The take-home message that I am seeing in all three of these recent news stories is employers are not doing a good enough job educating their employees. Owners and managers at restaurants, grocery and department stores, libraries and any place that has mothers and young children as frequent customers need to know the laws themselves and convey them to their employees.
Without this education, someone will inevitably make the mistake of asking a breastfeeding mother to cover because other guests have complained and are “offended.” Can you imagine if everything that offended customers was brought to an employee’s or a manager’s attention? You know what offends me at restaurants? When people chew with their mouths open and smack their lips. My friend Leigh said she is offended when people don’t put a napkin on their laps. Perhaps we should all start complaining to restaurant managers when something others do offends us.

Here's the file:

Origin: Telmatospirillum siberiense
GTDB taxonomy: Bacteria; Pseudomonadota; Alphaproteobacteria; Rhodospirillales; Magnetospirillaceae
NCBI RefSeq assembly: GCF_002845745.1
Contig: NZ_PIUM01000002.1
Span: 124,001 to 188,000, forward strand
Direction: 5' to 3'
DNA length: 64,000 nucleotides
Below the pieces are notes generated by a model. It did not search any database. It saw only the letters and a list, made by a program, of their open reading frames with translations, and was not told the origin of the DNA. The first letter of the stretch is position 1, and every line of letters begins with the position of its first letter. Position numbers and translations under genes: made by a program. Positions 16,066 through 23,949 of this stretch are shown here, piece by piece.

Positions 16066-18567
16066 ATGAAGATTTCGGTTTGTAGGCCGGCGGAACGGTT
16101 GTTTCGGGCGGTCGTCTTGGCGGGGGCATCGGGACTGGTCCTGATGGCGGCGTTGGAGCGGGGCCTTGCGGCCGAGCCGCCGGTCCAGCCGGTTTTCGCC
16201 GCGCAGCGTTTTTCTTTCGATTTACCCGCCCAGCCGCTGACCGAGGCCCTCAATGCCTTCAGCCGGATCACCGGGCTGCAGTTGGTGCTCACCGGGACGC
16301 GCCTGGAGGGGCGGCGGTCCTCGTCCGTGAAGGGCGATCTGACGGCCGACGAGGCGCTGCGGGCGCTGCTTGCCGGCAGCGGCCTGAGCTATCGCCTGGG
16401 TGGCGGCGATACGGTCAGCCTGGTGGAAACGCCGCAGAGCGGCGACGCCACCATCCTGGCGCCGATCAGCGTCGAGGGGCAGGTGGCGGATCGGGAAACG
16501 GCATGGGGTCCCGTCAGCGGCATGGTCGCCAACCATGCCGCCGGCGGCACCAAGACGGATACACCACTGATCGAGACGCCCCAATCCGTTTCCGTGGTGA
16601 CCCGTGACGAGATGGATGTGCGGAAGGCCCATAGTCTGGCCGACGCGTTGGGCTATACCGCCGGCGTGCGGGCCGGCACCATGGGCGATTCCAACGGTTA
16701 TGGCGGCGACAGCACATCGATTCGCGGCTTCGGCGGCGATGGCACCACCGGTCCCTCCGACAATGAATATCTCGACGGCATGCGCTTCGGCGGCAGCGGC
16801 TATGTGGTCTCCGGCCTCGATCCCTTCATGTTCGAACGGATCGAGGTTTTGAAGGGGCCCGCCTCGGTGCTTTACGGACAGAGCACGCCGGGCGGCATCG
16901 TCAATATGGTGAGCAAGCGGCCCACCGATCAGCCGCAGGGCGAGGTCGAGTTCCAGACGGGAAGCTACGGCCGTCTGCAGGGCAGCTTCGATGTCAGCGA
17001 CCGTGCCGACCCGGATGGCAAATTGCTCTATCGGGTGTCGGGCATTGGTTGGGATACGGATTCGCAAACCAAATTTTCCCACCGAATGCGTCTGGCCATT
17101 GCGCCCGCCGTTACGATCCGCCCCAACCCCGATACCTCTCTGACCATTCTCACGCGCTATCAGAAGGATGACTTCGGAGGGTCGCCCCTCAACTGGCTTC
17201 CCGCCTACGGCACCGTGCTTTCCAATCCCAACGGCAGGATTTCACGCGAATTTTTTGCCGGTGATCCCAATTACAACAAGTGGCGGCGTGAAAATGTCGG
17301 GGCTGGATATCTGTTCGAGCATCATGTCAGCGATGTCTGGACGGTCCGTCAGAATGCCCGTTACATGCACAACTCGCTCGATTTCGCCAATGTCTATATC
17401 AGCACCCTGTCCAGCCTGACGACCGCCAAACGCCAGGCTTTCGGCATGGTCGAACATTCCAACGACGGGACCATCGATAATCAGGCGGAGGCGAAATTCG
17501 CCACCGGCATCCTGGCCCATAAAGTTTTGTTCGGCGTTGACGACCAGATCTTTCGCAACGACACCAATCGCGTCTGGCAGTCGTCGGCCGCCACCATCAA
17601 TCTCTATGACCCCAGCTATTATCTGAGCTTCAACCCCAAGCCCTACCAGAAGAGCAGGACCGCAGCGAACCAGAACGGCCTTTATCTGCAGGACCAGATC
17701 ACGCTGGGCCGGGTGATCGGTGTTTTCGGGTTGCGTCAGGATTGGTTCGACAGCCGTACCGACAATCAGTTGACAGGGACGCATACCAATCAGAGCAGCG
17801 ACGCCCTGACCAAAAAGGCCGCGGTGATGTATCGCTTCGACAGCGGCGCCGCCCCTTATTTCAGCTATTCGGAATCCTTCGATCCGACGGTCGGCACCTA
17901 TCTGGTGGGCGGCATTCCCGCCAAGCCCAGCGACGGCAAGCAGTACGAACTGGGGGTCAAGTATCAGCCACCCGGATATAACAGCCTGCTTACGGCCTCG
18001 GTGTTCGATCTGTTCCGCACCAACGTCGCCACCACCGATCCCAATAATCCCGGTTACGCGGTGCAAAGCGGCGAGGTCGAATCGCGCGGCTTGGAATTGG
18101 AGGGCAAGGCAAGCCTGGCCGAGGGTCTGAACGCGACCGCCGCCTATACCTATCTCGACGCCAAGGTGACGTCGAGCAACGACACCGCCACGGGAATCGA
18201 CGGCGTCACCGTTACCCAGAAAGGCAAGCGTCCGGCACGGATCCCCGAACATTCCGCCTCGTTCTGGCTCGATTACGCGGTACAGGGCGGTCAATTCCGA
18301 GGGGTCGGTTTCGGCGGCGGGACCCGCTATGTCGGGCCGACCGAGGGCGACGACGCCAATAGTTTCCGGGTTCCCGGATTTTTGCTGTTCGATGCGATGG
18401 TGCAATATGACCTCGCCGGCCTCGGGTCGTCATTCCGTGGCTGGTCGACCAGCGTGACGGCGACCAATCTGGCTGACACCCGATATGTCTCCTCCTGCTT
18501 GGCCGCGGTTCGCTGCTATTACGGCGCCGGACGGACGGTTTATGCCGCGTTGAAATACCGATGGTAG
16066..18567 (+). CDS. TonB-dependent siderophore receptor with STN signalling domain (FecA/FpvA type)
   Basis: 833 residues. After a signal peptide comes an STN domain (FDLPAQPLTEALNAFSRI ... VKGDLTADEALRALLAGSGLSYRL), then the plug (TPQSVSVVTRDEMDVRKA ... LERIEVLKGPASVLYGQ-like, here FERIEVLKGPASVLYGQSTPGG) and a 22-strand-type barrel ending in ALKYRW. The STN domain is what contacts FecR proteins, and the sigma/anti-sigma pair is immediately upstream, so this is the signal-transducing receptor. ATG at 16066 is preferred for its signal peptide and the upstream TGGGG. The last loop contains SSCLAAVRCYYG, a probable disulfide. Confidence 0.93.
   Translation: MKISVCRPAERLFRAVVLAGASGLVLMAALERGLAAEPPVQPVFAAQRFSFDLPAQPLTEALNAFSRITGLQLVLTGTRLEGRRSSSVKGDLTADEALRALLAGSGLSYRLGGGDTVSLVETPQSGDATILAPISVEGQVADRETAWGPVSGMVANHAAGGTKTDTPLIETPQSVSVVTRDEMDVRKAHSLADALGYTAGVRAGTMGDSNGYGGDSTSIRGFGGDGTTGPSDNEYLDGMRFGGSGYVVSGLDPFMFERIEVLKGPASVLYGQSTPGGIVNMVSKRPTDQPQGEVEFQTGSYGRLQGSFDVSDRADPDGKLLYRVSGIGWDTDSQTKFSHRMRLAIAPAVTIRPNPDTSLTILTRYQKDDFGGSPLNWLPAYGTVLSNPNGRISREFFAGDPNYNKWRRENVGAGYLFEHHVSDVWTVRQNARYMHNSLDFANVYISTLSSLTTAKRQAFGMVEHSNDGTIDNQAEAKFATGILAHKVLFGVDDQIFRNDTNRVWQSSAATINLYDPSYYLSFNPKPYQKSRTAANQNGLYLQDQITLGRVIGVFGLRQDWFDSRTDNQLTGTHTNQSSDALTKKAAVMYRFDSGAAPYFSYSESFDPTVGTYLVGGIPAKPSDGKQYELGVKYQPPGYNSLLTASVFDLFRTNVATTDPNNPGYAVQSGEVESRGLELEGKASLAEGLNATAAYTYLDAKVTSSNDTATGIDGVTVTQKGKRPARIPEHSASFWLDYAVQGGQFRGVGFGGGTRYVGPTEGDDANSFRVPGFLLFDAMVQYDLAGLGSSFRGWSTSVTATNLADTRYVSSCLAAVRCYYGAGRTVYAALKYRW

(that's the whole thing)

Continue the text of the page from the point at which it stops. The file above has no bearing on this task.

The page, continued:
For some crazy reason, it is still acceptable in the United States for individuals to be “offended” by breastfeeding. Obviously, I wish that were not the case. Since it is, I hope that more businesspeople will do what my husband does – basically tell anyone who is offended that he or she can look away or leave the establishment. He knows the laws and would never ask a breastfeeding mom to use a cover.
If you’re wondering what my job in the marketing and communications field has to do with all this, allow me to explain.
The classic response to a breastfeeding mama being asked to stop, leave or cover is to stage a nurse-in. Nursing moms converge on the business in question to breastfeed their babies and toddlers. It’s like saying, “Take that, silly business. Try and tell me I can’t breastfeed, and I’ll bring all my friends along next time!” See what I mean about the mama bear?
From a public relations perspective, a nurse-in is not something a company would choose. In addition to the coverage resulting from the employee’s original mistake, the media also usually show up at the nurse-in event. Double bad PR.
As a breastfeeding mother who works in marketing, I think the best thing a manager or employee can say to a nursing mom, if a customer complains about what she is doing, is this: nothing. Saying anything more than nothing will draw unwanted attention to the mother and negative, nationwide attention to the employee and the business.